Sometimes, I’m given to bouts of melancholy. The blues, if you will. Pity party, table for one.
This is particularly true when I think about life without my sweet Princess Petunia Potpie. I know cats don’t last forever. Particularly overweight, lazy cats like my little Toons. And when I think about it, I get quite sad and teary eyed.
Then, I read stuff like this: “Cats away! Artist turns his dead pet into flying helicopter after it is killed by a car.” And well, I’m filled with hope. There are alternatives to losing your best friend forever.
Apparently, Dutch artist Bart Jansen turned his deceased pet into a work of art. He had him stuffed (taxidermied?) and then teamed up with a radio control air craft expert to turn the dead cat into a helicopter.
At first I thought, how stupid. The cat was killed by a car, so why not turn him into a car? That would be truly ironic justice.
But then, I saw the dead kitty’s name: Orville. He was named after famous aviator Orville Wright. So of course the cat was meant to fly. As the Orvillecopter.
All I can say is that Orville was a lot sleeker than Petunia. I don’t think four propellers would work for my little tons-o-fun. The Petuniacopter would need a jet engine to get off the ground. She’d be more like a Petunia-bus. Probably a 787, no less.
Jansen also has future plans for his furry flier:
“He added that Orville will soon be ‘flying with the birds’ stating: ‘Oh how he loved birds. He will receive more powerful engines and larger props for his birthday. So this hopping will soon change into steady flight.’”
OK, I love my cat a lot, but we do not give her birthday gifts. I’m not even sure when her birthday is. She was a stray. Her one and only birthday was the damn lucky day when I found her tiny, screeching furball self.
I Googled the Dutch artist, but surprisingly, couldn’t find anything else by him, just story after story about the Orvillecopter. Nothing on a price either.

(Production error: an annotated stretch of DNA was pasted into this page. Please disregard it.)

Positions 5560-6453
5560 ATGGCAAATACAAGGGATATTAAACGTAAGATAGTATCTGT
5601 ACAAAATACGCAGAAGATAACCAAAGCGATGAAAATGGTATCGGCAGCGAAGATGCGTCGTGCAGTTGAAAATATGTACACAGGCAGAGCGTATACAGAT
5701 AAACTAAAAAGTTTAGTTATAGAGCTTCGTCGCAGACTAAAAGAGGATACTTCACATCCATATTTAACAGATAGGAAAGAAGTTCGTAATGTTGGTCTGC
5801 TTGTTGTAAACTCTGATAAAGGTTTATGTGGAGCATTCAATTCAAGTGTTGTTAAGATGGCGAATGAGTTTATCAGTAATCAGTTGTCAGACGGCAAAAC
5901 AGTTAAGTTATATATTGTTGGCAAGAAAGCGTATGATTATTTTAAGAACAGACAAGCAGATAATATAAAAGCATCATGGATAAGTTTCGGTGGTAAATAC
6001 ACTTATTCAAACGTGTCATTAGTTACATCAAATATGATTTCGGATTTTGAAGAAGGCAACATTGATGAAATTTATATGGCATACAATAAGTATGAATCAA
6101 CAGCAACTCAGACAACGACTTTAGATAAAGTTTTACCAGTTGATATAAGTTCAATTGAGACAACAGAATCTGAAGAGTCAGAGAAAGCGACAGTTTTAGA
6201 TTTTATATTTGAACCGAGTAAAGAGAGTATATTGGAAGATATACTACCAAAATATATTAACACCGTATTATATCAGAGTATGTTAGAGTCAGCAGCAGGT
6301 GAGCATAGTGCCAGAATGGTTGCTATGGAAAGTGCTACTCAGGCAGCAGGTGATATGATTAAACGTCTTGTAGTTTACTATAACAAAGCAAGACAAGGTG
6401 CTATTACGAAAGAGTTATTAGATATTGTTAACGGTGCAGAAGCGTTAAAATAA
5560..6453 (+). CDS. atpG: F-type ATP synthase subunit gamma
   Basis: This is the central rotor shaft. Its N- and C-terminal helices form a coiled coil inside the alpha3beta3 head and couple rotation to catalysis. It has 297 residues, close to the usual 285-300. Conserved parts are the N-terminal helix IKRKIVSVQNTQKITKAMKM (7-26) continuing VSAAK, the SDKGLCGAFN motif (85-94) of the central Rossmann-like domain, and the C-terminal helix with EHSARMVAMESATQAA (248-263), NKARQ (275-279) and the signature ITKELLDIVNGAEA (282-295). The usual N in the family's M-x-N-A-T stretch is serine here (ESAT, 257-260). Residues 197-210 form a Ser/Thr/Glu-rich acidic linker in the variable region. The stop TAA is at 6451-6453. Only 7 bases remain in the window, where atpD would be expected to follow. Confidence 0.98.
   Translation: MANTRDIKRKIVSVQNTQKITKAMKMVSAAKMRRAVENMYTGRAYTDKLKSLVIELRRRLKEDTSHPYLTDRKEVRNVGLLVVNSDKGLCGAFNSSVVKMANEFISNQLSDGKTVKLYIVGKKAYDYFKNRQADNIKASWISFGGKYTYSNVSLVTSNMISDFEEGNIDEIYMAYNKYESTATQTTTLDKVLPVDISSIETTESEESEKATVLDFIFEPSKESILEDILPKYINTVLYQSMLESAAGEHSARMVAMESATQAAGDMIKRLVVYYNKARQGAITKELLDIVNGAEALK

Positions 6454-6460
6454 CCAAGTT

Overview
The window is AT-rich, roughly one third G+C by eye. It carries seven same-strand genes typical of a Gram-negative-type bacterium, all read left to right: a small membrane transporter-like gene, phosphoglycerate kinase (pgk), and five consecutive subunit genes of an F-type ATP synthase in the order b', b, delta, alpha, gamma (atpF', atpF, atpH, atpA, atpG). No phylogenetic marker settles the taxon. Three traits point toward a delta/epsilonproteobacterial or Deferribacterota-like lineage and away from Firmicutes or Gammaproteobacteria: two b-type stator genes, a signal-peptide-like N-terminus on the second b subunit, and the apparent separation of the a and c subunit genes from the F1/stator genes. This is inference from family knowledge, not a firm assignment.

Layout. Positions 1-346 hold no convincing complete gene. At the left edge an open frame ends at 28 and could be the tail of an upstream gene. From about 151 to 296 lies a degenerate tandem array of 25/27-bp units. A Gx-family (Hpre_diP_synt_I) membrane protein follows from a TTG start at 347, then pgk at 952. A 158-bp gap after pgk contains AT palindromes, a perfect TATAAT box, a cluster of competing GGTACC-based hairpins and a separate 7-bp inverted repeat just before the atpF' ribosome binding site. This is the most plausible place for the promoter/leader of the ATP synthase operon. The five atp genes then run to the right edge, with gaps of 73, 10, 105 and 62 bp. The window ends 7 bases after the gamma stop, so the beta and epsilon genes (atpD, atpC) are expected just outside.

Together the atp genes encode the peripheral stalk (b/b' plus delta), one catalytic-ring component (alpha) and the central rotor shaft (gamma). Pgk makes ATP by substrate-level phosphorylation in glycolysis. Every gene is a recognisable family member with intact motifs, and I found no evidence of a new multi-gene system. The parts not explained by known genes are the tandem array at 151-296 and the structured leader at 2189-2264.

I predict a run on taxidermists everywhere from people wanting to take their stuffed pets to the next level. As it turns out, there are a lot of websites promising “pet preservation.” The fine folks at Perpetual Pets promise a Loving and Lasting alternative to cremation or taxidermy. Nothing on the website suggests they can make a pet airborne.
Xtreme Taxidermy sounds like it would offer XTREME pet preservation, maybe something along the lines of schnauzers on snowboards, or a Siamese on a skateboard, but while they promise: “Your pet will look very natural and even close up it will be difficult to tell any difference at all except for the lack of movement.” Not good enough. I’m looking for lots of movement. Preferably aloft on wind currents.
The impressively named World Fauna Pets Forever has been featured on National Geographic Explorer, but nothing on motorizing your pet. They do, however, list their prices, which further guarantees Petunia might not get to be immortalized posthumously: Cats (all breeds) Minimum Up to 10 LBS…….$800.00 (plus $10.00 per pound over 10 LBS). At that rate, getting Petunia stuffed would cost about $1,000.
That’s too bad because those pictures of that flying cat really crack me up.
2 thoughts on “Petunia’s Future as a Flying Feline”
I’m not sure why taxidermy is now an “in” thing. Did I miss some kind of pop culture memo? Dead pets are populating peoples’ homes all over the world now… I wonder what the psychologists of the world think about our need to stuff our dead beloved and keep them in our homes?
It’s definitely creepy. I do remember my grandmother keeping an urn of ashes from a dead pet, which always gave me nightmares when I stayed at her house. I can’t imagine what an actual stuffed pet might have done to me. It’s pretty funny how Orville’s pose looks very much like your flying squirrel cartoon!